This approach also echoes how consumers themselves approach diet and health, according to Ingredion’s Daniel Haley. “The pandemic has truly accelerated interest in health and wellness,” he observed, noting people are ‘holistically looking at nutrition’.
Likewise, CPW leverages both reformulation and fortification to ‘make breakfast better’. Brand renovation efforts saw the company cut 59 million spoons of sugar from its cereals in 2021 alone.
“We are reducing sugar and salt and at the same time we want to improve the good, which with cereal is whole grain,” Roy revealed yesterday. This means ‘coming in with fibres and vitamins’ that ‘reflect the specificity of cereal’.
Roy said CPW has found messaging around positive nutritional components resonates ‘very strongly’ with consumers. “We learned the hard way. On one approach we only communicated the reduced sugar,” she reflected. “Not communicating on the good emphasised the bad, putting more scrutiny on one thing missed the context.”
But what about taste?
Consumers are more aware of their diets and want healthier foods, Birds Eye’s Better Health report suggests, pointing to positive dietary trends charted over the decade years in the UK.
While on average we still aren’t eating our five a day and consume more salt than the maximum recommended intake, marked progress at a population level has been seen on both these issues, Woodley noted.
“[People] are saying they are much more engaged with their diets than they were ten years ago. They are more aware of certain nutrients, such as salt and fibre, which is fantastic. And they are actively looking for nutritional information on packs whereas ten years ago they might not have been,” the nutrition expert revealed.
But while we commonly aspire to eat healthier diets, concern over the taste of non-HFSS items remains a big barrier to action.
“Our Better Health Report did show people are more aware of nutrition in food… Partly health by stealth is a little behind the curve in terms of want consumers are asking for. However, if sugar is reduced or salt is reduced there is an assumption flavour has been reduced as well,” Woodley observed.
For CPW’s Roy, this kind of data stands as further validation for the ‘salami slice’ approach that the group has taken to reformulation. For her, maintaining taste is a ‘critical point’ because consumers ‘need to continue to like your products’.
“It is important that we take consumers with us on our journey. If you do too much, too soon, the consumer will stop buying. It happened to us in the beginning and we learned from our mistake. We had to go back and say maybe we were too bold. Let’s go in smaller steps. It is true it is more work because it means you have to renovate your recipes more frequently. But it is the only way to continue to bring the consumers, to educate them.”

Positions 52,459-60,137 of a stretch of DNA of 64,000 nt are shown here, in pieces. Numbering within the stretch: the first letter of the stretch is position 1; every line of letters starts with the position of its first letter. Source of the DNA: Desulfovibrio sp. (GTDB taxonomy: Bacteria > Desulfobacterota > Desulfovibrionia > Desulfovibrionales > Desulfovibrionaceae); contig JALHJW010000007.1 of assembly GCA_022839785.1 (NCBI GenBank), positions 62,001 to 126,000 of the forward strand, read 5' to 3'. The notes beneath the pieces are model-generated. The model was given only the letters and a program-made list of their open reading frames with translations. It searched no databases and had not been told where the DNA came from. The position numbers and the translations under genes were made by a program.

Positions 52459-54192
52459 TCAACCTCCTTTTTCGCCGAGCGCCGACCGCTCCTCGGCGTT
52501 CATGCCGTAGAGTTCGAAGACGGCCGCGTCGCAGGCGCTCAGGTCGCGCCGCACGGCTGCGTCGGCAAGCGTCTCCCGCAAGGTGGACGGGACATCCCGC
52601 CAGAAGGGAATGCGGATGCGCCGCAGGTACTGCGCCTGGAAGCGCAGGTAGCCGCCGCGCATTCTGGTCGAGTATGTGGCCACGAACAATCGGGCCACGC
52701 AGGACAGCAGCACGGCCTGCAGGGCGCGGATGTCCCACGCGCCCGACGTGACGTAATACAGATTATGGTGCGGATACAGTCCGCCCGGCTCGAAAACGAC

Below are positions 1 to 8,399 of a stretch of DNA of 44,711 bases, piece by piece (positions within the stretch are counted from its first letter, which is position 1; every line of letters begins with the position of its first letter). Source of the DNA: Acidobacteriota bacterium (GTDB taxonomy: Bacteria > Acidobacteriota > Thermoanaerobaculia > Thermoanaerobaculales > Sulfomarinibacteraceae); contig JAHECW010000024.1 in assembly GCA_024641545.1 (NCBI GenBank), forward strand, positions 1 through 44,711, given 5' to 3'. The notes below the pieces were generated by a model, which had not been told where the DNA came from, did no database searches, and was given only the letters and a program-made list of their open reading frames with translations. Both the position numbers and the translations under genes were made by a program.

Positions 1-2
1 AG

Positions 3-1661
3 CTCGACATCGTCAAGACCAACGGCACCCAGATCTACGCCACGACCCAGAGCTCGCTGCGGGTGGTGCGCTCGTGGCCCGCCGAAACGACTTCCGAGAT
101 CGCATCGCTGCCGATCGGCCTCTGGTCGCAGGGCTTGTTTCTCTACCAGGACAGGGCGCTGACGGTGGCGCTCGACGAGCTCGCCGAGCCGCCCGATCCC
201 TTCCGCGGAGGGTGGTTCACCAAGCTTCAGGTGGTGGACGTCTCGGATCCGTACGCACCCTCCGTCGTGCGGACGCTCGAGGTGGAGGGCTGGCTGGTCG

Key to getting consumers on board, Haley suggested, is overcoming their fear that ‘health products are not actually healthy’. Ingredion’s Atlas research unpicks this issue of trust and its findings reflected the importance consumers place on the perceived naturalness of ingredients.
“Products that carry all-natural claims were most desired by consumers above any other claim,” Haley detailed. “Nutrition and health claims such as sugar reduction or protein enhancement were also important. But naturality came first.”
For this reason, the ingredient expert contended, clean labels have a ‘huge role to play in elevating trust and quality perception’.
Think affordability and accessibility for max impact
Taste and trust are ‘essential anchors’ for consumer-facing food and beverage brands. So too is affordability and accessibility, Haley told the Positive Nutrition audience. “Nutrition, health and wellness is a good way to build value but these products need to be affordable,” he stressed.
CPW’s Roy agreed that cost – and the investment required in both ingredients and equiptment – is a ‘key constraint’ when reformulating and fortifying products in mainstream categories. CPW has therefore focused on getting the balance right between ‘good, affordable nutrition’.
For Woodley, affordability and accessibility are also crucial for brands like Birds Eye, Goodfellas and Aunt Bessie’s to play a role in boosting population health. “Especially with Birds Eye, it is a much loved family brand. We have millions of consumers every day who eat our foods. Therefore, by optimising our innovation in healthy products we have a significant impact on the diets of our consumers. It is the impact of that optimisation that makes it so important.”